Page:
In the US, the primary policy mechanism to date for existing buildings has been energy benchmarking and disclosure. Some cities also have requirements for energy audits or building tune-ups. While benchmarking and audits do not inherently require energy-use reductions in and of themselves, the premise is that requiring information disclosure will prompt action by building owners and operators, as evidenced by some studies (Meng et al. 2017; Palmer & Walls 2017; Kim & Lim 2018; Gui & Gou 2020). A study of New York City’s mandatory audit policy found reductions of 2.5% for multifamily and 4.9% for office buildings, suggesting that audits create an insufficient incentive to invest in energy efficiency at the level needed to meet the city’s GHG reduction goals (Kontokosta et al. 2020).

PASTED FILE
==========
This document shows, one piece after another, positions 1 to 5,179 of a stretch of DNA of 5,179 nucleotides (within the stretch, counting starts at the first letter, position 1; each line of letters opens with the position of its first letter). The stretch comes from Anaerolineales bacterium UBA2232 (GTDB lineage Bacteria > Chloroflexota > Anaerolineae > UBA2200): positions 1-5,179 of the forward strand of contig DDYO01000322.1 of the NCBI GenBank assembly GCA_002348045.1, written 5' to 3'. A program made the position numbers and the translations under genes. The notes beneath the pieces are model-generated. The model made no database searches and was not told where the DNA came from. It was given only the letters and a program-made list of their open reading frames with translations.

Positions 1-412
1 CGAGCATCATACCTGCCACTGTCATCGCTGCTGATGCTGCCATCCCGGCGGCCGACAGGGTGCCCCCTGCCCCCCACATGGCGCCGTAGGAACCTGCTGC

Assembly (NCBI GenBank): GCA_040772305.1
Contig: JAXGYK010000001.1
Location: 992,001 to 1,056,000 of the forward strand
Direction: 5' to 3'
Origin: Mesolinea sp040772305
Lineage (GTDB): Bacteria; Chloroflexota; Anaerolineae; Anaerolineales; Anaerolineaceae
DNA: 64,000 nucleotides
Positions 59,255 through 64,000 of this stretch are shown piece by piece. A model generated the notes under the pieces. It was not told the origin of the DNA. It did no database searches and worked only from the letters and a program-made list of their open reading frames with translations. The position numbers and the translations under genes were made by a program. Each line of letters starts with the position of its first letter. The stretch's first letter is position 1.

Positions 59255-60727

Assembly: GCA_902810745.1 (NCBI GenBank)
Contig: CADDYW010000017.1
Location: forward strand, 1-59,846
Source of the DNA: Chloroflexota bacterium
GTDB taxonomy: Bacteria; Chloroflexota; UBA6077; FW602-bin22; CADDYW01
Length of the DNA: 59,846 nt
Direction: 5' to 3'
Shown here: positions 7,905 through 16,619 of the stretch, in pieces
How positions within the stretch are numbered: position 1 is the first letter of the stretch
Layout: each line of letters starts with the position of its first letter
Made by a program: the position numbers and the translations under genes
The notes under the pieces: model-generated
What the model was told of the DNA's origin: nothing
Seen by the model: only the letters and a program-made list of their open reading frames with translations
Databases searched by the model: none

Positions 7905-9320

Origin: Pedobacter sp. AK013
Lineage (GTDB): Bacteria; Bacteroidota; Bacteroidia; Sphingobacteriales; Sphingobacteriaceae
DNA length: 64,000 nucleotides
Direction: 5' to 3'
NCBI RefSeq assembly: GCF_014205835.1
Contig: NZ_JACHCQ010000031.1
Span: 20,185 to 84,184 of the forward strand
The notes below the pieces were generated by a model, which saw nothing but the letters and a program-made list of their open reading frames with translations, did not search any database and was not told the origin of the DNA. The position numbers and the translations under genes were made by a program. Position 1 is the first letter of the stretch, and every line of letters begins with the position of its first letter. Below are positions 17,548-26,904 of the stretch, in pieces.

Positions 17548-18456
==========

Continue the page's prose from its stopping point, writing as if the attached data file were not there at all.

Recognizing that benchmarking, audits, and voluntary programs are not aggressive enough to meet climate goals, several cities and states have passed mandatory building performance standards (BPS) for existing buildings, requiring buildings to meet a particular level of energy or GHG performance (Nadel & Hinge 2020). As cities look to design and implement these policies, they have to address details such as what metric to use, the level of performance, the phasing and timing for different building types and sizes, etc. Building owners, operators, advocacy groups, and other stakeholders have a strong interest in these details and cities need to evaluate the impacts of these aspects to inform the rulemaking process. This article presents the results of a BPS planning effort for the City of Seattle. The approach and insights may also offer useful information for other cities considering BPS mandates.